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On my beginnings as a typist

by | Jun 20, 2020 | Remington | 12 comments




12 Comments

  1. Linda M Au

    I have an experience opposite of yours. I remember my 9th grade typing class vividly. I even bought an exact model of the ones we learned on in class (and Underwood TM-5), which brought back quite a flood of emotion. My mom graduated high school with our typing teacher, and I struck up a correspondence with him somewhat recently (through email), in which I sent him photos of the typewriters in my collection, including my Underwood. He was a terrific teacher and loved typewriters but moved on to teaching computer skills once typewriters began to be overrun by computers in schools.

    He was also a director of our junior high school plays, in which I had a "comic sidekick" role in 9th grade. What a terrific guy he was. (We lost him last year to cancer.) Mr Laughlin, you are missed. And, thank you for the touch typing skills!

    Reply
  2. Gisizee

    Typing classes of the 70s! Mine involved hauling my mother's old Hermes to after school sessions whose lessons quickly faded. Somehow my love of typewriters survived my adherence to the touch typing method! Thanks for this post.

    Reply
  3. Bill M

    Memories of typing class are great. Knowing that your school offered typing in 7th grade I wish mine had done the same. I had to wait until high school. I do remember both of the teachers. The lady that taught us and the lady who we could hear down the hall squawking cadences to her typing classes.

    Reply
  4. L Casey

    What a great thing to find! Looks like you've been a great typist for a long time. I love the story of your Rem Noiseless 7, as well. To have that machine for all these years…that's awesome, man.

    Reply
  5. Martha Lea

    So jealous of your school typing classes. I wish we'd had this in the UK, I might have enjoyed school a lot more! I always love reading about your Remington, such a nice story.

    Reply
  6. Ted

    heh, I don't remember any typing class, but that was prolly because my school had just switched to Commodore PETs (looking to the FUTURE), so I got programming class instead. By the time I got to high school (1980), it was all computers, no typewriters.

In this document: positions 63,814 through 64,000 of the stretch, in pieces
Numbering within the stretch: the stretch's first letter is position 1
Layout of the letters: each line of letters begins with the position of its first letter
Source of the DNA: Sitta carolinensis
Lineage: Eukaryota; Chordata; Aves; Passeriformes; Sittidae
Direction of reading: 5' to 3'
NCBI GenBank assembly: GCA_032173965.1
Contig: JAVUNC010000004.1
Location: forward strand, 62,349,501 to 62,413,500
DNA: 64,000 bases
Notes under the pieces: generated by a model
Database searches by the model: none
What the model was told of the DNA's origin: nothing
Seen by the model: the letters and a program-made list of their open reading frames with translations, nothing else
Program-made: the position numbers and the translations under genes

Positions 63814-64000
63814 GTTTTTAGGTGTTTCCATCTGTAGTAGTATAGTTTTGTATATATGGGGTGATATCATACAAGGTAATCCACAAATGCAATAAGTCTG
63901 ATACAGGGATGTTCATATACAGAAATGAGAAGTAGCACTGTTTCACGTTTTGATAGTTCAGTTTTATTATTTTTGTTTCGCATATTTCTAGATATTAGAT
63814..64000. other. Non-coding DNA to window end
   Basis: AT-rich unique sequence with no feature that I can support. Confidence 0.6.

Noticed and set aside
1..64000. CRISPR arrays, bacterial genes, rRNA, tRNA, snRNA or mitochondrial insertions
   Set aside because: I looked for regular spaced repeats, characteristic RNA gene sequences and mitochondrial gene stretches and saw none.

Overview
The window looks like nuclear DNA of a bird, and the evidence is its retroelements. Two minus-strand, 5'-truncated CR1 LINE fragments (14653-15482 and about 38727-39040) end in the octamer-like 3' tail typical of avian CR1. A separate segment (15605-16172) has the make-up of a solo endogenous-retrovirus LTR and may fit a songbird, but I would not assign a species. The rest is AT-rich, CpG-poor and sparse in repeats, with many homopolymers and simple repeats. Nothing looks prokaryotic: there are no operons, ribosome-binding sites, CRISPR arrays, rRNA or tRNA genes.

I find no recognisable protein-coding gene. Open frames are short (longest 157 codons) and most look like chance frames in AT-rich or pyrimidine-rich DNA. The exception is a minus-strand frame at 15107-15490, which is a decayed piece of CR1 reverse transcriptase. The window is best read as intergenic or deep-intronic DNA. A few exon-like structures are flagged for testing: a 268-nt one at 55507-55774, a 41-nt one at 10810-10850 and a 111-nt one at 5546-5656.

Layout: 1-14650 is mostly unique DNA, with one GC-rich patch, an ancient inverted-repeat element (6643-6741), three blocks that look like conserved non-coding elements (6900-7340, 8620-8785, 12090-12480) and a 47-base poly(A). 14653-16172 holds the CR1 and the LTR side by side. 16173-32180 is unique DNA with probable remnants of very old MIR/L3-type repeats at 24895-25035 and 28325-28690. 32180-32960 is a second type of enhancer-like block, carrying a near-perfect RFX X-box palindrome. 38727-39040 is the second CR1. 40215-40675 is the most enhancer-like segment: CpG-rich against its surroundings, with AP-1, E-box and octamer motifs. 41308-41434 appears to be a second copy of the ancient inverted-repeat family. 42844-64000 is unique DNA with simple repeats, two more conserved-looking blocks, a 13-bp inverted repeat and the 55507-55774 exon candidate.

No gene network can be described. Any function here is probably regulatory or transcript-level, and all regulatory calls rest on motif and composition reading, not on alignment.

Reply
  7. Unknown

    I remember quite well my typing class in 9th grade with Mr. Ballinger. We used desktop Under-
    woods (manual, of course!) that had no letters on the keys. Although I was never a very fast typist, I am certain I got a very good grade from Mr. Ballinger. Not everyone took typing back
    in the 70's but those of us who did, have certainly benefited from it. Who thought they would
    be typing on computer keyboards?

    Reply
  8. Mark

    Generations after you that little Remington will hopefully still be treasured and remembered for the valuable impact it has had on typewriter culture in this time. Maybe it will do even more great things with the owners who come after. I wonder sometimes what percentage of my machines will still be working and valued in 2100, 2200, and so forth.

    Reply
  9. Phil

    I took typing during my sophomore year of high school in 1944. About half of the typewriters were Underwood 5, and half were Royal. There were two L. C. Smith Super Speeds, which were sort of off limits (reward for good work.) The touch on those machines was so light, almost like an electric typewriter, as I recall.

    My Remington 7 Noiseless, has a large paper table, but the "7" has worn off. It has a full length space bar, plastic key tops,but the "ribbon cover," or whatever they called it since it doesn't have to be removed to get to the ribbons, is black "wrinkle" finish, while the rest of the machine is gloss black, making me think it must have been replaced at one time. The serial no. is H 19522 (I think).

    Reply
  10. DonN

    In my day typing class was for girls! How was I to know it would be useful?

    Reply
  11. gee

    In high school every one had to pick an alternative choice in case the class you wanted was not available… I picked typing. Two things I recall (do not touch the electric typewriters… you will develop bad habits) and the person behind me played trumpet (with a case full of ribbons) but was not in band (I got him to join). I got a friend and a distaste for electric typewriters.

    Reply

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